What Can’t Be Undone

Stories

“Hobsbawn-Smith’s diverse, poetically drawn characters engage in acts of faith and failure, hope and resignation, and that murky band of grey that lies in between…  My favourite [story] is “Appetites” because the writer’s knowledge of all things food shines through effortlessly… All of dee Hobsbawn-Smith’s stories are written with a poetic edge. Her descriptions, particularly western landscapes, are often luxurious, lending themselves a kind of nuanced impression, a delicate fingerprint on the reader’s mind.” ~ Lee Kvern, Alberta Views

These exquisitely crafted stories travel across the rolling prairies, unforgiving mountain ranges, and coastal highways of Western Canada, shining a light on the complexities of life. A chef, a former rodeo cowboy, a grieving playwright, a middle-aged man smitten with a young woman and horse-crazy teenage girls catapult into painful realizations of loss and change.

What Can’t Be Undone

Stories

“Hobsbawn-Smith’s diverse, poetically drawn characters engage in acts of faith and failure, hope and resignation, and that murky band of grey that lies in between…  My favourite [story] is “Appetites” because the writer’s knowledge of all things food shines through effortlessly… All of dee Hobsbawn-Smith’s stories are written with a poetic edge. Her descriptions, particularly western landscapes, are often luxurious, lending themselves a kind of nuanced impression, a delicate fingerprint on the reader’s mind.” ~ Lee Kvern, Alberta Views

These exquisitely crafted stories travel across the rolling prairies, unforgiving mountain ranges, and coastal highways of Western Canada, shining a light on the complexities of life. A chef, a former rodeo cowboy, a grieving playwright, a middle-aged man smitten with a young woman and horse-crazy teenage girls catapult into painful realizations of loss and change.

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Bread & Water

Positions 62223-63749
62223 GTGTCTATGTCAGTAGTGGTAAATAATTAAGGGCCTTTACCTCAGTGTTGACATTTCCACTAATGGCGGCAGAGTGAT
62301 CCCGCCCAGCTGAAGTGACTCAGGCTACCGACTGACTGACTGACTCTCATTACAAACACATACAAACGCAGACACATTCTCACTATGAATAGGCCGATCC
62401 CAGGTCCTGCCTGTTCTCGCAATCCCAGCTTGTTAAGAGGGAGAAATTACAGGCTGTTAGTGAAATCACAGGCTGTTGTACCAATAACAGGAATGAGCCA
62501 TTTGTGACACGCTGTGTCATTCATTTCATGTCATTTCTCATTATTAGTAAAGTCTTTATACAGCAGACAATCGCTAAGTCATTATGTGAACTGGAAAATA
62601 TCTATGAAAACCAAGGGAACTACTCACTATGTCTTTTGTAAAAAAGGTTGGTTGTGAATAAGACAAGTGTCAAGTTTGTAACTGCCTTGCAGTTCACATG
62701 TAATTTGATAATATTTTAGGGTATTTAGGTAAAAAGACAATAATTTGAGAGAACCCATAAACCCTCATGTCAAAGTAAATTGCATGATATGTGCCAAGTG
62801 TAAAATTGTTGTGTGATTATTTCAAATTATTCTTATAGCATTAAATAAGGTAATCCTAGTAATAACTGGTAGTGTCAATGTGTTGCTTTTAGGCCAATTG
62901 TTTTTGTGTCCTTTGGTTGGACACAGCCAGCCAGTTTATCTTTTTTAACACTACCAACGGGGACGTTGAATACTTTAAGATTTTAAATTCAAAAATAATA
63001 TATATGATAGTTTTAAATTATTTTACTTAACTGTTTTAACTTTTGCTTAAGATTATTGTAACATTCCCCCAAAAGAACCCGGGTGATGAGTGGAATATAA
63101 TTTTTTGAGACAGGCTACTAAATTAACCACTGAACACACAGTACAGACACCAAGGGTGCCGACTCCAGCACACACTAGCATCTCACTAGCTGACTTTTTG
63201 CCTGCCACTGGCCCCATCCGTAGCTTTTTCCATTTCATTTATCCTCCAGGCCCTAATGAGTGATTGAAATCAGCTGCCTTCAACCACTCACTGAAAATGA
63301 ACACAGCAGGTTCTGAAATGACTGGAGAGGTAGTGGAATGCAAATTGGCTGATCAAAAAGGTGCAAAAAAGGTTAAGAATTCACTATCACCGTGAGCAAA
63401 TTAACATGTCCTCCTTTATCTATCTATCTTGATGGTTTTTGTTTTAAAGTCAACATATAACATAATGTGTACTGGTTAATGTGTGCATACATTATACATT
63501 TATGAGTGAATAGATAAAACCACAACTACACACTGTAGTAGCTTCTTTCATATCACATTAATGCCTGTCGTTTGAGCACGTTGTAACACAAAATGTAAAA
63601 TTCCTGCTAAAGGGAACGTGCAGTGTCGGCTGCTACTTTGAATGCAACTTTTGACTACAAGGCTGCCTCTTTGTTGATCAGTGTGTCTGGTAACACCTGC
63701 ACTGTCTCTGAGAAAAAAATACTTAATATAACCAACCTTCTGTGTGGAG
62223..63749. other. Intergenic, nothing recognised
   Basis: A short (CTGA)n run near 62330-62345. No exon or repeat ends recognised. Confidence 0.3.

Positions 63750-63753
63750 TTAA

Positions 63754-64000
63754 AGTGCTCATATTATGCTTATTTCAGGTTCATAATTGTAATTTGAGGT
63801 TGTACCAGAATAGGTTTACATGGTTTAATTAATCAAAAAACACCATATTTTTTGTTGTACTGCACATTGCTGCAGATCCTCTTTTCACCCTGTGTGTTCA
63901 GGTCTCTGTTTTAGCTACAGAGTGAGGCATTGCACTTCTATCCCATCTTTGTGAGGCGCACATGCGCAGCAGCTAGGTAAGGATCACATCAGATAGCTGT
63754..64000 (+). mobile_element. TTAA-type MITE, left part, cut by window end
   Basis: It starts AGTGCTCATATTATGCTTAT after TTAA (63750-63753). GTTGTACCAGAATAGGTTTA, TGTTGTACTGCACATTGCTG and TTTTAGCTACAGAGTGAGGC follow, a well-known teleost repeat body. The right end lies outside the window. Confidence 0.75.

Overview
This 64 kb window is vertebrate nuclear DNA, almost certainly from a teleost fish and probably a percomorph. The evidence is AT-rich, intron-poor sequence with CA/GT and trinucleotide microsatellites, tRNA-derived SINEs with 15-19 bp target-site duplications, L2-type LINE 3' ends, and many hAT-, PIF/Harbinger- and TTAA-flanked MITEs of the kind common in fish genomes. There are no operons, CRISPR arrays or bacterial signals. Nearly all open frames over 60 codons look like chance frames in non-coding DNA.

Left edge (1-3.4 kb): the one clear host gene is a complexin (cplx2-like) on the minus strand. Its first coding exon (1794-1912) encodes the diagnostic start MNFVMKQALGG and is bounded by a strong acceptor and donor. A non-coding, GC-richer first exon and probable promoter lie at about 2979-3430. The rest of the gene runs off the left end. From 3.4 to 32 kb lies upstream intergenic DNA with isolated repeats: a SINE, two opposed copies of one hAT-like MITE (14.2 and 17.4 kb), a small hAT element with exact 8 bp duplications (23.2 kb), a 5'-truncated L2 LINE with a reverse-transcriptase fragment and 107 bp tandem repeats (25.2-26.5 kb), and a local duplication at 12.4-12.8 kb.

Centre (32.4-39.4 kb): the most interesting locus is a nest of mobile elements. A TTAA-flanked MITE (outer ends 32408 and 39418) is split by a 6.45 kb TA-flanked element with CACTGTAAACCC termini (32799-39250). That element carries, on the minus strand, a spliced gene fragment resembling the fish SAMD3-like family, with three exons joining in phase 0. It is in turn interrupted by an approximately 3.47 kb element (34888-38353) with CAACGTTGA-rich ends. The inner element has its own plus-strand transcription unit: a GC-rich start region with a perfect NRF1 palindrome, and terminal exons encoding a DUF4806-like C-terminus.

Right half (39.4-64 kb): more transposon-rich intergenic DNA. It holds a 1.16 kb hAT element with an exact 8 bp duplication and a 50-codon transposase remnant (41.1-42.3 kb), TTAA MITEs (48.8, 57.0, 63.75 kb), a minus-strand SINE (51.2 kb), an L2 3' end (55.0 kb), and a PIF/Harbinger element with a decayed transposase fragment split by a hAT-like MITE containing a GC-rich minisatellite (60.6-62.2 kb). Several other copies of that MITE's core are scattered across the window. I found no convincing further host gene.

When chef and writer dee Hobsbawn-Smith left the city for rural life on a farm in Saskatchewan, she planned to replace cooking and teaching with poetry and prose. But—as begin the best stories—her next adventure didn’t quite work that way.

“Bread & Water is an emotionally arresting, beautifully written series of essays.”

~ Jurors’ Citation, Saskatchewan Book Awards, University of Saskatchewan President’s Office Nonfiction Award

“Food is a wonderful agent for storytelling... and Bread & Water demonstrates this brilliantly.”

~ Sarah Ramsey, starred review, Quill & Quire

“[Bread & Water is] An amazing feast... riveting... eloquent.”

~ Patricia D. Robertson, Winnipeg Free Press

“[Bread & Water is a] sensuous experience; she brings her poet’s eye and ear to everything within her purview.”

~ Professor emerita Kathleen Wall, Blue Duets

“A deep love of the art of cooking that includes the language of fine dining (cassoulet, confit) even if the lamb was raised in Olds and she picked the rhubarb herself... she impressively manages this collision of worlds with a wholesome, approachable style.”

~ Megan Clark, Alberta Views

“These finely focussed poems [in Wildness Rushing In] invite us into a sensuous and emotionally rich landscape.”

~ Don McKay, winner of the Griffin Poetry Prize

“The writing [in Wildness Rushing In] is honed and textured, the senses so alive that you can practically taste the language. There are moments of brilliance rare in a first book.”

~ Jurors’ Citation, Saskatchewan Book Awards

“dee Hobsbawn-Smith’s stories [in What Can’t Be Undone] are written with a poetic edge. Her descriptions, particularly western landscapes, are often luxurious, lending themselves a kind of nuanced impression, a delicate fingerprint on the reader’s mind. "

~ Lee Kvern, Alberta Views

“[Foodshed is] A rich encyclopedia of facts, farm-gate lore and original recipes... a politically engaging narrative in which Hobsbawn-Smith articulates the challenges and joys faced by small-scale producers... don’ t let the alphabet theme fool you. This is no tame nursery rhyme; it is a locavore call to arms.”

~ P.D. Robertson, The Globe & Mail

Taste Canada Book Awards Finalist
Taste Canada Book Awards Finalist

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